What’s that nagging pain behind my shoulder blade? Ever heard of Cloward’s Point?
Simon Johnson, Physiotherapist, from our Langwarrin Clinic, explains one of the common pain presentations he is asked to treat; a nasty stabbing pain behind the shoulder blade.
Physio’s treat people from all walks of life; people who have different jobs and enjoy participating in different sports. But from these different walks, common injuries present.
I have recently returned from a surf trip with a good friend of mine. We travelled to a small island called Simeulue off the coast of North Sumatra. For those who have never been on a surf trip, it basically involves surf, eat, sleep, repeat!
We surfed three times a day for around two hours each session. This was hugely strenuous on the body, particularly the shoulders and neck. It wasn’t long before I noticed my friend trying to squeeze or release the soft tissue on the inside of his shoulder blade. His symptoms started as a dull ache and progressed to a sharp stabbing pain a couple of days later.
This was a classic case of Cloward’s Sign: referral pain originating from inflammation of the neck, specifically C5/C6 facet joints. This was named after Dr Cloward, a neurosurgeon who first published a paper describing the link between the cervical spine and its referral distribution.
Pain behind the inside of the shoulder blade is a very common complaint among patients I see from all backgrounds swimming, surfing, golfers, office workers, VCE students just to name a few! This pain is very similar to sciatica pain in the leg which is really originating from the lower back.
So, why do you experience pain in the shoulder not the neck?
The nerves leaving the neck supply many tissues, such as the muscles surrounding the shoulder blade. When there is an injury to a tissue the brain produces pain so that we protect the area from further damage. Referral pain is when the brain is alerted to an injury but misinterprets the source. It wrongly identifies the muscle as the injury site instead of the cervical spine which are both supplied by the same nerve!
What causes the neck to become inflamed?
In the case of my friend, we had spent three days with a lot of paddling. When paddling on a surfboard the neck is in an extended position (or head tilted backwards). This neck position closes or compresses the tiny joints in the neck and if repeated or sustained over a long time may lead to overload of the joint and therefore inflammation. Similarly, these joints can be can irritated by bad posture while working on the computer, sleeping in a bad position, or simple jobs around the house such as hanging the wet washing.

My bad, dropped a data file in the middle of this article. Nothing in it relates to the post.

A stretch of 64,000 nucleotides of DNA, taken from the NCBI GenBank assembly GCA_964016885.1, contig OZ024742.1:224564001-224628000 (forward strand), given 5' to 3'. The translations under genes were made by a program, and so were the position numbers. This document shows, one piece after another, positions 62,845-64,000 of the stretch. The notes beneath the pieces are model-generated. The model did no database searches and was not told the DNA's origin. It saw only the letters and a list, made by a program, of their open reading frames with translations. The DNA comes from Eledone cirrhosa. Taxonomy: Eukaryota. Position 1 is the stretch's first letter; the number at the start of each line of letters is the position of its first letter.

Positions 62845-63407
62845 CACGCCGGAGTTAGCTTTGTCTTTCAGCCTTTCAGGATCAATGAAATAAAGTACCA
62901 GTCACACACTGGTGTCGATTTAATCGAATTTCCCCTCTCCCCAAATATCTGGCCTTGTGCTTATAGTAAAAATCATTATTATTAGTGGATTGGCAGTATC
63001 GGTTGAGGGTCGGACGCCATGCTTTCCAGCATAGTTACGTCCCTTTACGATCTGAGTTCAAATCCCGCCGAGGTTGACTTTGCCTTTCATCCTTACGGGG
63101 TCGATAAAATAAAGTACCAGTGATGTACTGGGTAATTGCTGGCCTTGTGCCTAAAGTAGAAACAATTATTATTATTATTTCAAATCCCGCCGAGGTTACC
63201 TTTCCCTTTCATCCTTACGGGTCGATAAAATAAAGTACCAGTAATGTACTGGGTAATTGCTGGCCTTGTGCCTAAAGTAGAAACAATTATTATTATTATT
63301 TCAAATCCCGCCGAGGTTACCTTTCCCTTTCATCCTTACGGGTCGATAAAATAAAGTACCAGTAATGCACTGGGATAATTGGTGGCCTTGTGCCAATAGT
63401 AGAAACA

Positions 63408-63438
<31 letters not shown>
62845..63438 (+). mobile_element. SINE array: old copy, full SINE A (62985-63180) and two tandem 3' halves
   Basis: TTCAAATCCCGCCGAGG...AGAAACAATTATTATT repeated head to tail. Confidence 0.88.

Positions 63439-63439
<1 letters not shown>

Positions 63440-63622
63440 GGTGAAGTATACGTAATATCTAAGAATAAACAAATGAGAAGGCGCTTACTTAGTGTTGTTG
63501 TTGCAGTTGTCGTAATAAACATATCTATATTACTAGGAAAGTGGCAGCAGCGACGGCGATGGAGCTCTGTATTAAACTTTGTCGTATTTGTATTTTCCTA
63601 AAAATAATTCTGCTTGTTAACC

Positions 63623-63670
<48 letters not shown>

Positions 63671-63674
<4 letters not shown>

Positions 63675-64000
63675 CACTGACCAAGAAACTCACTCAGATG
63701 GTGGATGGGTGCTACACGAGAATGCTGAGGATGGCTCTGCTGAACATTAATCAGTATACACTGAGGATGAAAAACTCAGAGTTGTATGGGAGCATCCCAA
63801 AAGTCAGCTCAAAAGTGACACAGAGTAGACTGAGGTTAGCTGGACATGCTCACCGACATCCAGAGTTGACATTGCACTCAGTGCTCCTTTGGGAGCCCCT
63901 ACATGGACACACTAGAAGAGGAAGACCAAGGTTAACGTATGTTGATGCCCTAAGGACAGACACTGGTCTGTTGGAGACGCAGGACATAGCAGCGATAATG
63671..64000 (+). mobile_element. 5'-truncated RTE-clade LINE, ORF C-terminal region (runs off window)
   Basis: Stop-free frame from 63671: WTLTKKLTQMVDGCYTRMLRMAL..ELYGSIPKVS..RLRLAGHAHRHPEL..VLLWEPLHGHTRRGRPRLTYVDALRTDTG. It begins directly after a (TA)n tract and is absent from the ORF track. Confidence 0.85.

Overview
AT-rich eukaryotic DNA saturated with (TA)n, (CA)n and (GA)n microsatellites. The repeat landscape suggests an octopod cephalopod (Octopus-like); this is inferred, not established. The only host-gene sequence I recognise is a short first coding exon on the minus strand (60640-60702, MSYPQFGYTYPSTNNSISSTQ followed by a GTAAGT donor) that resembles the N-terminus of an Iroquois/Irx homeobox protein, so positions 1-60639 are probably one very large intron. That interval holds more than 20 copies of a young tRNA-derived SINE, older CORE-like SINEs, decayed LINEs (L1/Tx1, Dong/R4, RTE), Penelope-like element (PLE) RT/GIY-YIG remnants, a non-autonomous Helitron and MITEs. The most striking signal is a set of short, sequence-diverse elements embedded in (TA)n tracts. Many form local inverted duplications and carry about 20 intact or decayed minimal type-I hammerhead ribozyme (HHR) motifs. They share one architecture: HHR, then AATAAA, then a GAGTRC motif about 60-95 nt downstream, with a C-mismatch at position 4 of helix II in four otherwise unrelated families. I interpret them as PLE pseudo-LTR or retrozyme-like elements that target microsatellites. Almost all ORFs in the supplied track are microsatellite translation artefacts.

What is the best management?
Firstly, it is critical that the diagnosis is accurate. With a thorough assessment, a good physio will be able to differentiate between a true shoulder injury and referred pain from the neck. The key to management of referred pain from the neck is to guide the cervical joint back to normal function. Stop activities which are leading to overload of the joint, reduce protective muscle spasm with joint mobilisation and soft tissue release, and reduce inflammation with anti- inflammatory medications.
My friend was fortunate, he had is own private physio! His pain resolved quickly once I showed him ways to modify his paddling technique and asked him to sit and complete gentle stretches whilst waiting for waves. The neck responded well to some manual treatment and he was able to continue surfing pain free for the remainder of the trip. He also avoided meaninglessly poking and prodding his shoulder blade, which he now understands is NOT the origin of his pain!
If you’re experiencing any of these symptoms, don’t delay! Make an appointment at your local clinic.